Inducted into the Shell Rimula Wall of Fame at ReUnion 2012.
Allan Fair was born in Perth, Western Australia in 1942. After completion of a trade certificate as a motor mechanic he began driving trucks, an occupation that he does to this day. When Allan started as an owner driver in 1962 he paid £2500 for a Thames Trader. With this he travelled from Perth to Sydney carting biscuits, tyres, acetic acid and other general freight, all hand loaded. One of the more specialised tasks was carting egg cartons for Smorgens. Loaded by hand the finished result was an inverted pyramid 15 feet high and 10 feet wide across the top. During this time the Nullarbor was dirt from Norseman to Port Augusta.
But the times they were a changing and the Thames was sold to make way for a V8 petrol Ford F700, followed by an International R190, used to cart general freight for Mayne Nickless. The International is remembered well, albeit not fondly, as Allan rebuilt the motor on the side of the road on the Hay Plains, a task which would never be undertaken today. As the years went by the list of transport companies and rigs grew with Johnson Transport, Swanline, Brambles, Fogliani and Toll being just a few. Allan has gone from a single cab 110hp with no air-conditioning, no fridge, no radio and no sleeper cab to a 625hp Western Star with an 18 speed Roadranger, ice pac, microwave, TV, CD player, fridge and satellite telephone. The days of rebuilding motors and clutches on the sides of dirt roads are all but forgotten.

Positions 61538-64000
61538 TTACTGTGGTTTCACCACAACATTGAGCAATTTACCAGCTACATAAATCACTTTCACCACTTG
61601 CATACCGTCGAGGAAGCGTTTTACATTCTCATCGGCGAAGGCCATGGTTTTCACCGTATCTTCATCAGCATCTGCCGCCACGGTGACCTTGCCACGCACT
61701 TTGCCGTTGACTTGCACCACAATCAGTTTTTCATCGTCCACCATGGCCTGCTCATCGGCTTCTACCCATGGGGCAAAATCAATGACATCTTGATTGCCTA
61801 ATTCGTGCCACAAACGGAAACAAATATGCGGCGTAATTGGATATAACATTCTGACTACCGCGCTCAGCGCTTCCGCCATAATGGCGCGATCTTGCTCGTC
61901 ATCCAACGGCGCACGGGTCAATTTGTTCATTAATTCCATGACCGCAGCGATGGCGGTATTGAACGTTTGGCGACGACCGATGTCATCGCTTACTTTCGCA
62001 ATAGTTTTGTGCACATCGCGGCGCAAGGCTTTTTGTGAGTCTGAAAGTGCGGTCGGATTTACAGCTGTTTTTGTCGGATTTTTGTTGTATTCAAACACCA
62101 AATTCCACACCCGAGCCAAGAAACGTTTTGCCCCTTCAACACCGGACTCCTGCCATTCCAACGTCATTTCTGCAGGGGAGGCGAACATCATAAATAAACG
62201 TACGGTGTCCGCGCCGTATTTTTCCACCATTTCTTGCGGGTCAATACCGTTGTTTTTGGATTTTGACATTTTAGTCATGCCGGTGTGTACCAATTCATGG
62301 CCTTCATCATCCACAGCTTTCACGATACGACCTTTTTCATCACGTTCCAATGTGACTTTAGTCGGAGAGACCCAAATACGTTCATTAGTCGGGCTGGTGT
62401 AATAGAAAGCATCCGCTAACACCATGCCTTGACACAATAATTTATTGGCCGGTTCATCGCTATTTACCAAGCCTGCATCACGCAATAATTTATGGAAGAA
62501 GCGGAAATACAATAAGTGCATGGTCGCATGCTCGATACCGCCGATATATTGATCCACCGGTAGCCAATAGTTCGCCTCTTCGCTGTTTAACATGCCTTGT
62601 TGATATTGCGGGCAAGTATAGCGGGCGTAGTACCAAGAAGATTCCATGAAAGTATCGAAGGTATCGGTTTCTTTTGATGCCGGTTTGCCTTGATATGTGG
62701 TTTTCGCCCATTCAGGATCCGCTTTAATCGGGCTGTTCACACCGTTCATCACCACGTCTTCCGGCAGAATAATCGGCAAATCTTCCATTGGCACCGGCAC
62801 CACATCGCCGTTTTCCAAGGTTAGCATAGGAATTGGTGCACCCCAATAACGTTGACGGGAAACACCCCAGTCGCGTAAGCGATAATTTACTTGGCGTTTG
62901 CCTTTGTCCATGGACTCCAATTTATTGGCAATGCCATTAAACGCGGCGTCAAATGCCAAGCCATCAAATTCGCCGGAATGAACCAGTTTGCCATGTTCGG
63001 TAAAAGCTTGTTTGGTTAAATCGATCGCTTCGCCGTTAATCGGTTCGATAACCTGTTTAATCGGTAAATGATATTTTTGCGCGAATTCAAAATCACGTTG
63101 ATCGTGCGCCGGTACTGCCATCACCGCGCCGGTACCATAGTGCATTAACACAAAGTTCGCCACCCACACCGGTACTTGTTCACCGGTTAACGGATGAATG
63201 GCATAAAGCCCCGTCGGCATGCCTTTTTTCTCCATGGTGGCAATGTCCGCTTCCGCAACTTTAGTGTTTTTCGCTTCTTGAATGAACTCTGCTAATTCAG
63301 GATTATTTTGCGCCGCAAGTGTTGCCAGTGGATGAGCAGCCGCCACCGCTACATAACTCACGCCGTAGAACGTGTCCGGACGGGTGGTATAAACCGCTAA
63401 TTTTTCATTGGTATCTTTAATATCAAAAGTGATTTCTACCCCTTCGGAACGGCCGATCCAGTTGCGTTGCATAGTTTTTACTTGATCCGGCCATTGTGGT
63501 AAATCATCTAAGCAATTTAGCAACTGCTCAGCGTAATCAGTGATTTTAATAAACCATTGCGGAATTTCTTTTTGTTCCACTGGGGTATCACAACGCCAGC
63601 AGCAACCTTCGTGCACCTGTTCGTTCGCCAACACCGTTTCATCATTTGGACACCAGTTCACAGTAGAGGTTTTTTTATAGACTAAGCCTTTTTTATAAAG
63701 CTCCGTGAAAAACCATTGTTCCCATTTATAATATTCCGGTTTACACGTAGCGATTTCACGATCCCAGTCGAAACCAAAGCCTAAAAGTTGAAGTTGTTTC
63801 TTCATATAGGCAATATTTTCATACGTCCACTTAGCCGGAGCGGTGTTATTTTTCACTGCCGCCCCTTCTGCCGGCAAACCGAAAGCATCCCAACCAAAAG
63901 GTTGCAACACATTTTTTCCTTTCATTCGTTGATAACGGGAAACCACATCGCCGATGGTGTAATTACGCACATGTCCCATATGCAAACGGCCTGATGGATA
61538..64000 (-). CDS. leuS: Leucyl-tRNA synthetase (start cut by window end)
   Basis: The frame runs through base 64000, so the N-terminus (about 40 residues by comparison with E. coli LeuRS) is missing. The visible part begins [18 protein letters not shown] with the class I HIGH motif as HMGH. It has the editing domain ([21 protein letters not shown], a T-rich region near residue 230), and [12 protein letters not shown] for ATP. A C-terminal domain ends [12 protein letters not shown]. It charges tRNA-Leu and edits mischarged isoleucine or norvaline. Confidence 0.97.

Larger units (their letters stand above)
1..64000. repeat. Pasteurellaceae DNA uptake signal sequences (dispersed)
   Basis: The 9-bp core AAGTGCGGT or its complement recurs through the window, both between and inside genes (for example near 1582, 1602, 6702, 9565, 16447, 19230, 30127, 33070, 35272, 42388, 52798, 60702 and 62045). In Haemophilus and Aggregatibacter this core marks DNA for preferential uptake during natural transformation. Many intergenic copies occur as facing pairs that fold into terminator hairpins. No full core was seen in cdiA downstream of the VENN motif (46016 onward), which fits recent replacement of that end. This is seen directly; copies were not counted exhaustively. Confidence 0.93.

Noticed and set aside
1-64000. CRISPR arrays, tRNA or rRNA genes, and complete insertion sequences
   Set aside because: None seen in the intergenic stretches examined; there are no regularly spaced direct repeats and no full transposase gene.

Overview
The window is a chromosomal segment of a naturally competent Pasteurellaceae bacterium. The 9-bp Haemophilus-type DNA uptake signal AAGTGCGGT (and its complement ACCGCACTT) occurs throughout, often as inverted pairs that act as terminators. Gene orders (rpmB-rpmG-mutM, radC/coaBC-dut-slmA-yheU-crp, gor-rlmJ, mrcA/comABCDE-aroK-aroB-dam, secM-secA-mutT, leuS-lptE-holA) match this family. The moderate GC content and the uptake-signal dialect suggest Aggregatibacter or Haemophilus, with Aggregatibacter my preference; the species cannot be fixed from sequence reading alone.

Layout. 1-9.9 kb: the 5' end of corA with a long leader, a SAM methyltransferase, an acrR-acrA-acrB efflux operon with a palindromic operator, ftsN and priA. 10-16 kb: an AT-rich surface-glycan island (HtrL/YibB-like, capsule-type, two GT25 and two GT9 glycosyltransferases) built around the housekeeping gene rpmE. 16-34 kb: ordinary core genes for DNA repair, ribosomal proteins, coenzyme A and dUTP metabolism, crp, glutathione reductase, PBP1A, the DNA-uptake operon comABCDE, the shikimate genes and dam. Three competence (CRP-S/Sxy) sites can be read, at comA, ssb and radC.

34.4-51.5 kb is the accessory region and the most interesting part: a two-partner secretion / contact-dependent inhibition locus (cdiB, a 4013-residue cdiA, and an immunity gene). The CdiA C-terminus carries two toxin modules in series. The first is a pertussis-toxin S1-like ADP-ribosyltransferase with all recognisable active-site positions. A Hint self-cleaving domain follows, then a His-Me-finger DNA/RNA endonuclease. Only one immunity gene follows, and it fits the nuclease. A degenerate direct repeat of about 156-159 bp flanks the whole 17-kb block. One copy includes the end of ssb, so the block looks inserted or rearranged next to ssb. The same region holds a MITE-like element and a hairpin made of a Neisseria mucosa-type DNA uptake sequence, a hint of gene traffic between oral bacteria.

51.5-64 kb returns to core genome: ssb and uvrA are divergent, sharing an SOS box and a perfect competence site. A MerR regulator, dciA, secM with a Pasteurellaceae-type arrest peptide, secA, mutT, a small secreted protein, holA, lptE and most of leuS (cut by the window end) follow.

Over the last fifty years Allan has travelled throughout Australia hauling freight in and out of remote areas such as Roper River, Karumba, and Borroloola. Many of these communities were totally dependent upon trucks for most, if not all, goods and supplies. Allan was the first truck into Telfer, WA and began hauling into Darwin as early as 1967. He also carted produce from Sumich's to Tully then back loaded prawns to Perth again. He carted freezers into Goldsworthy and Shay Gap. Allan's career has outlasted many of his destinations.
Allan now travels 'two-up' with his wife Kerry carting rig equipment and other general freight from their base in Perth to Darwin via Dampier and Broome as a subcontractor for Toll. The days of cook-ups on the side of roads may be gone but Allan still feels there is a sense of camaraderie among drivers. He believes the road transport industry is as important today as it ever was and continues to take pride in his chosen profession. Allan has been driving for over fifty years working hard to keep fit so he can watch another million or so miles click over .perhaps in a rig with just a few more horses.